Daily Archives: February 5, 2015
Salacious smack with snack?
“Play” with this…
Well, everything is awesome about this Fifty Shades of Grey Trailer made entirely out of LEGOs. And by “awesome” we mean really weird and kind of hilarious.
The YouTube channel that previously brought us LEGO versions of Guardians of the Galaxy and that viral “first kiss” video are back, and this just might be their best work yet. It’s all the whips and chains and husky voices of the original Fifty Shades trailer, made so much more awkward.
Plenty of meals for the microscopic! Germs have to eat also! And seems they’ve chosen a “Moxie Supper”
A study of the New York City subway system had identified thousands of unseen critters and microbes dwelling among the commuters.
A team from Weill Cornell Medical College collected DNA samples from places like handrails and benches across 466 stations over a period of 18 months and sequenced the genetic material to determine exactly who—or what—was living in the underground metropolis, the Wall Street Journal reports.
The researchers identified 15,152 types of life forms, ranging from rodents and insects to the bacteria that cause the bubonic plague — though the city’s Department of Health and Mental Hygiene disputes that last claim, noting that bacteria doesn’t occur naturally in the region.
Among the most commonly identified DNA came from bacteria that cause food poisoning and bacteria that cause urinary-tract infections, though the researchers said the levels detected did not pose a public health risk, the Journal reports. Other genetic material found…
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The recent debate over organic food has focused largely on nutrition. But the central question of whether organic is better for you than food grown conventionally might have at least as much to do with pesticide exposure as nutrient value.
At least, that’s been the theory held by many organic advocates. And while it might seem obvious that eating organic food is a good way to avoid eating pesticides, there hasn’t been a great deal of science to prove it—until now.
A new study, published today in Environmental Health Perspectives, is the first and largest of its kind and it takes us a step closer to understanding the health risks of pesticide exposure by making a clearer connection between the food eaten and the pesticides present in the bodies of people who eat it. Using dietary exposure data from nearly 4,500 people in six cities, the study…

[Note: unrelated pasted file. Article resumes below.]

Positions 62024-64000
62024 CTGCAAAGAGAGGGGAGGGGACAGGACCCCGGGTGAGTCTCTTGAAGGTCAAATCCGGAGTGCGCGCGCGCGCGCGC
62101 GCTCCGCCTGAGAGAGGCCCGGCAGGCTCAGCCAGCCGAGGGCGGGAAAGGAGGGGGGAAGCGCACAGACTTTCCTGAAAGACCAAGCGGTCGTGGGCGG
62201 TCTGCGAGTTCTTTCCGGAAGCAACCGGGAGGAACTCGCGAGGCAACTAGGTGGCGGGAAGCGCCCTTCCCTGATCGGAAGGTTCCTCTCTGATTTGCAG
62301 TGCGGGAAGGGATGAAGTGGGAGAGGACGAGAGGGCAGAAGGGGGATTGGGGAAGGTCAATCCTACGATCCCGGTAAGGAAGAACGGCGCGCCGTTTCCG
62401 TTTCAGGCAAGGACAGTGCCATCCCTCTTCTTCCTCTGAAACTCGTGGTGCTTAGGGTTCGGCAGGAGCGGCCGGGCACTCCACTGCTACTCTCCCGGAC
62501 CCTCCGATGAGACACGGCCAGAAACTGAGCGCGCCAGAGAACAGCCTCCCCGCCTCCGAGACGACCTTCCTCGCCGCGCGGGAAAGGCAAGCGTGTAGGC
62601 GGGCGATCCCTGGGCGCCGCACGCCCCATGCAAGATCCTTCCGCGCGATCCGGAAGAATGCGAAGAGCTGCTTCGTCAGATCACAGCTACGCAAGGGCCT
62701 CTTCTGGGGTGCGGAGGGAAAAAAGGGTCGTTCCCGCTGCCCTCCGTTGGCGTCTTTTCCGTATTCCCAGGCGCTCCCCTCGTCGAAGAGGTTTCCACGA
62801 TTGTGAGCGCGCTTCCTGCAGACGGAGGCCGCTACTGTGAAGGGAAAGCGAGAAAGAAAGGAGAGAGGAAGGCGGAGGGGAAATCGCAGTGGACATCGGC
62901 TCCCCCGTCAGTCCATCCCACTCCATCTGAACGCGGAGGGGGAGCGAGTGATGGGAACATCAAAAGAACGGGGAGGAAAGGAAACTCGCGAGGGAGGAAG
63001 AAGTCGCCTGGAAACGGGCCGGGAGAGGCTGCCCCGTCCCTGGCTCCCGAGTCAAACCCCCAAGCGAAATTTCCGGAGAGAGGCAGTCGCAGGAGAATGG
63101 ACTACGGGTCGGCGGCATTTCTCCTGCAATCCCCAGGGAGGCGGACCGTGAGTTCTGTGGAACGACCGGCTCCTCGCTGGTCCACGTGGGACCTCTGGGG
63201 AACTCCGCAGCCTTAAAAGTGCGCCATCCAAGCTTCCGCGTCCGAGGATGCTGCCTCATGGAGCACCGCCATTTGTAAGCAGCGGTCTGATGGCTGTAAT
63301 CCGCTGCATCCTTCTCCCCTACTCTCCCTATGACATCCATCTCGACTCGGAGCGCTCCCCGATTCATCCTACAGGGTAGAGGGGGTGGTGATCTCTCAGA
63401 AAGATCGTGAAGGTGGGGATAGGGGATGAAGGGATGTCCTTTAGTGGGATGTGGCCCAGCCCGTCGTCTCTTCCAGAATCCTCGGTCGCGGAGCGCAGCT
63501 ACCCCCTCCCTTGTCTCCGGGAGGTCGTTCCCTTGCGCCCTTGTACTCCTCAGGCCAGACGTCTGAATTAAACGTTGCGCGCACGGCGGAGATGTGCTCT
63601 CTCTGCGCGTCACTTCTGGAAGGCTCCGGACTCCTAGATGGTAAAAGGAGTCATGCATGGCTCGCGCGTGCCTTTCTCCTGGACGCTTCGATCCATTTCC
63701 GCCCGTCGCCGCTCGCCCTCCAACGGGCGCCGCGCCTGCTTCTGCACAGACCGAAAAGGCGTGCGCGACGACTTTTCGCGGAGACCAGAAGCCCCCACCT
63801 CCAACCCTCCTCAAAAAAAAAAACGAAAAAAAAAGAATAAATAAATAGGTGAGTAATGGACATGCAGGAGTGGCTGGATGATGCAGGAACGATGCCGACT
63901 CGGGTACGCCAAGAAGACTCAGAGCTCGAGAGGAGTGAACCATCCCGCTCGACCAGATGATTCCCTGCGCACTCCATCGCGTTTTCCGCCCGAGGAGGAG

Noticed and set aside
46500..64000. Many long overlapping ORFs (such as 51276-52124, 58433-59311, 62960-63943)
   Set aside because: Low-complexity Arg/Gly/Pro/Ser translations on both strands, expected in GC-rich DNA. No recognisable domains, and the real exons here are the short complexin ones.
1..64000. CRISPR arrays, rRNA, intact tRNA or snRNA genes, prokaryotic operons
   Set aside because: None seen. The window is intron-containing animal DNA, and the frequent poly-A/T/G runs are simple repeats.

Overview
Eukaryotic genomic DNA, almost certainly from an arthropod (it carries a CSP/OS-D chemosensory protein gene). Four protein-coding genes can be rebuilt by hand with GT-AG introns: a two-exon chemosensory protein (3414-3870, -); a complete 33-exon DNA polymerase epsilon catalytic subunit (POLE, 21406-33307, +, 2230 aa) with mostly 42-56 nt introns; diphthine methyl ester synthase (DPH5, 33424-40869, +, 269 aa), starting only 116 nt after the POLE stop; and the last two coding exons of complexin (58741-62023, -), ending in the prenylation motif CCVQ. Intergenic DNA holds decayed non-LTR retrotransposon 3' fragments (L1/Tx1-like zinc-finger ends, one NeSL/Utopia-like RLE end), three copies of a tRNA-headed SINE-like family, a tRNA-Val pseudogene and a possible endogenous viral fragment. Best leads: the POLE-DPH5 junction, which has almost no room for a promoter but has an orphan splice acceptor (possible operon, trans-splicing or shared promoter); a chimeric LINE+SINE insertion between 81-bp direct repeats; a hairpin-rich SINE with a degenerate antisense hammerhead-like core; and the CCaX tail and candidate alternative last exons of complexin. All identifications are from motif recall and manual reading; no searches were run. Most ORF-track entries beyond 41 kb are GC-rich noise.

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No surprises for this midnight snack
Malaysia will not allow the release of Fifty Shades of Grey after the country’s censorship board expressed concerns over its explicit sexual content.
The Malaysian Film Censorship Board denied a certificate to the much anticipated adaptation of the steamy novel, which is set for wide release in the U.S. on Feb. 13, Variety reports.
“The board made a decision in view of the film containing scenes that are not of natural sexual content,” said Abdul Halim Abdul Hamid, head of the Malaysian Film Censorship Board, according to Variety. The film “is more pornography than a movie,” he said.
The film, based on the erotic romantic best-seller by E.L. James, has already spawned boycott campaigns in the U.S. over its lengthy sex scenes.
Necessary, but could cause some to skip meals…
Compare that to a box in the U.S., which goes for $21.
The huge mark-up is due to the collapse in oil prices, which has had disastrous consequences in Venezuela, Bloomberg reports.
The South American country relies on crude oil exports for 95 percent of its foreign currency earnings and has seen a 60 percent fall in those exports over the past seven months.
As a result of the government’s policy of slashing imports to make up for the deficit, consumer goods have become scarce and expensive, and people are forced to queue for hours to get basic products such as meat, sugar, medicine and now contraceptives.
For those with access to American dollars, condoms…
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Hope this ultimately helps everything taste better…
A team of researchers from Columbia University have developed a device that can be plugged into a smartphone and used to quickly test for HIV and syphilis.
The mobile device tests for three infectious disease markers in just 15 minutes by using a finger-prick of blood, and draws all the power it needs from the smartphone, Science Daily reports.
The accessory costs an estimated $34 to make and is capable of replicating tests done in a laboratory using equipment that costs many thousands of dollars.
Samuel K. Sia, head researcher and associate professor of biomedical engineering at Columbia, described the smartphone accessory as “full laboratory-quality.”
Because it can be easily used in remote and impoverished areas, such as rural Africa, it is hoped the small but effective smartphone accessory will save millions of lives from sexually-transmitted diseases.